Hubble Finds Relic of a Shredded Galaxy
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Hubble Finds Relic of a Shredded Galaxy

February 19, 2012
This spectacular edge-on galaxy, called ESO 243-49, is home to an intermediate-mass black hole that may have been purloined from a cannibalized dwarf galaxy. The black hole, with an estimated mass of 50 million Suns, lies above the galactic plane. This is an unlikely place for such a massive back hole to exist, unless it belonged to a small galaxy that was gravitationally torn apart by ESO 243-49.

The circle identifies a unique X-ray source that pinpoints the black hole. The X-rays are believed to be radiation from a hot accretion disc around the black hole. The blue light not only comes from a hot accretion disc, but also from a cluster of hot young stars that formed around the black hole. The galaxy is 290 million light-years from Earth. Hubble can’t resolve the stars individually because the suspected cluster is too far away. Their presence is inferred from the color and brightness of the light coming from the black hole’s location.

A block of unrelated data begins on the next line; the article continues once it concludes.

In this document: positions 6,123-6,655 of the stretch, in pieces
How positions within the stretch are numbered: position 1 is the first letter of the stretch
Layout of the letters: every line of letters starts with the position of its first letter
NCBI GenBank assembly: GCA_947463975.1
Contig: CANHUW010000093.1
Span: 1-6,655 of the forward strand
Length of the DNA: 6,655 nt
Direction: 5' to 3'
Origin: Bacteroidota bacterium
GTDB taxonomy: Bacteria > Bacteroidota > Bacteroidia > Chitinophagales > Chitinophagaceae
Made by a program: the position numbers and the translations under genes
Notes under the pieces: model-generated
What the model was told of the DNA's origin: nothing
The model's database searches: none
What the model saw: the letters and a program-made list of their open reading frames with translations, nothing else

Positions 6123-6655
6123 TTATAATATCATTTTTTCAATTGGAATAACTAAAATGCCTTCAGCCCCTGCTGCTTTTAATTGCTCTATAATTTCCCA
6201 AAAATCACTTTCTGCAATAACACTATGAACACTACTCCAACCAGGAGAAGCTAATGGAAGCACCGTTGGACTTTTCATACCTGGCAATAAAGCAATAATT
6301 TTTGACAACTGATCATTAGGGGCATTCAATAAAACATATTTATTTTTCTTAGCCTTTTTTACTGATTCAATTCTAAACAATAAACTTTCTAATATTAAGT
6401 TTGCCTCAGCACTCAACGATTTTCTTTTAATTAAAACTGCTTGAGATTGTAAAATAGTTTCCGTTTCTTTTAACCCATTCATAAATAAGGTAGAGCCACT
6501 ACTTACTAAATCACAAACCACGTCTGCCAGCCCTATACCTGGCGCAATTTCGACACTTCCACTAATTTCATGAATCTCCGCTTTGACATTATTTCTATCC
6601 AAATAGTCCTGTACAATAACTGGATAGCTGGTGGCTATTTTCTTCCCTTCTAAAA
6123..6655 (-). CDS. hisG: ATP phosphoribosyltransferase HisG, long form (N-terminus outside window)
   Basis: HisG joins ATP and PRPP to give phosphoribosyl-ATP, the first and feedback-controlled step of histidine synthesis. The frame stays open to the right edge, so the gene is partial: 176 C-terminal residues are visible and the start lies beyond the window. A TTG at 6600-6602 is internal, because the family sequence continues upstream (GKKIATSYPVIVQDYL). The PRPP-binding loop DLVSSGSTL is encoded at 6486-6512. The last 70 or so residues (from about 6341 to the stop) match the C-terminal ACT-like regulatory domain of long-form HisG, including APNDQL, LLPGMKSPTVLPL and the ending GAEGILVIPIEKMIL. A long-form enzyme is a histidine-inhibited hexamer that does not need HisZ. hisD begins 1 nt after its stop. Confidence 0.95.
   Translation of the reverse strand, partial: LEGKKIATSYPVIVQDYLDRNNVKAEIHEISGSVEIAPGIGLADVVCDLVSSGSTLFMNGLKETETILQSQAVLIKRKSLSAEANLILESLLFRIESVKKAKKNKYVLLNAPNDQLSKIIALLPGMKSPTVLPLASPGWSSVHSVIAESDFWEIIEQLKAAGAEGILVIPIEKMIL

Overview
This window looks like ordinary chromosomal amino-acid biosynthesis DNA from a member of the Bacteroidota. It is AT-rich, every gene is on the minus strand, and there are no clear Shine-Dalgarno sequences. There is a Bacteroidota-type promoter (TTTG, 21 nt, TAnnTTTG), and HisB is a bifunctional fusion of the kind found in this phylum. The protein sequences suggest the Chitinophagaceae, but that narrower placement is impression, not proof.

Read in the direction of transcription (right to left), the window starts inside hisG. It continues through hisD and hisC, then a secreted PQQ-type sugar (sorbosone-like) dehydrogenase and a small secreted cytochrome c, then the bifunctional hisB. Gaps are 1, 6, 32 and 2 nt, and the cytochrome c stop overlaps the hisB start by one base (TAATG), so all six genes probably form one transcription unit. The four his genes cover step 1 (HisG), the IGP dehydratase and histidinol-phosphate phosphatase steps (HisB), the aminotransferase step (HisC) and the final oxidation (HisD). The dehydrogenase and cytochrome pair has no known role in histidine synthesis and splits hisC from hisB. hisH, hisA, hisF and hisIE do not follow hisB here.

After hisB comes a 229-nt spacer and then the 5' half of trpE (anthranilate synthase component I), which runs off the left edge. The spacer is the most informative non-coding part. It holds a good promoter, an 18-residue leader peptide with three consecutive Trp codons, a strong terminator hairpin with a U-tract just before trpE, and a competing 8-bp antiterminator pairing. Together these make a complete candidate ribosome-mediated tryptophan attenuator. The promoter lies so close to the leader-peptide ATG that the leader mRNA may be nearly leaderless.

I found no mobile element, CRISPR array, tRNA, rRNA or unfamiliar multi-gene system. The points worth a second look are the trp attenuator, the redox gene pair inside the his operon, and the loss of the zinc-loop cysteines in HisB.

Credit: NASA, ESA, and S. Farrell (University of Sydney, Australia and University of Leicester, UK)

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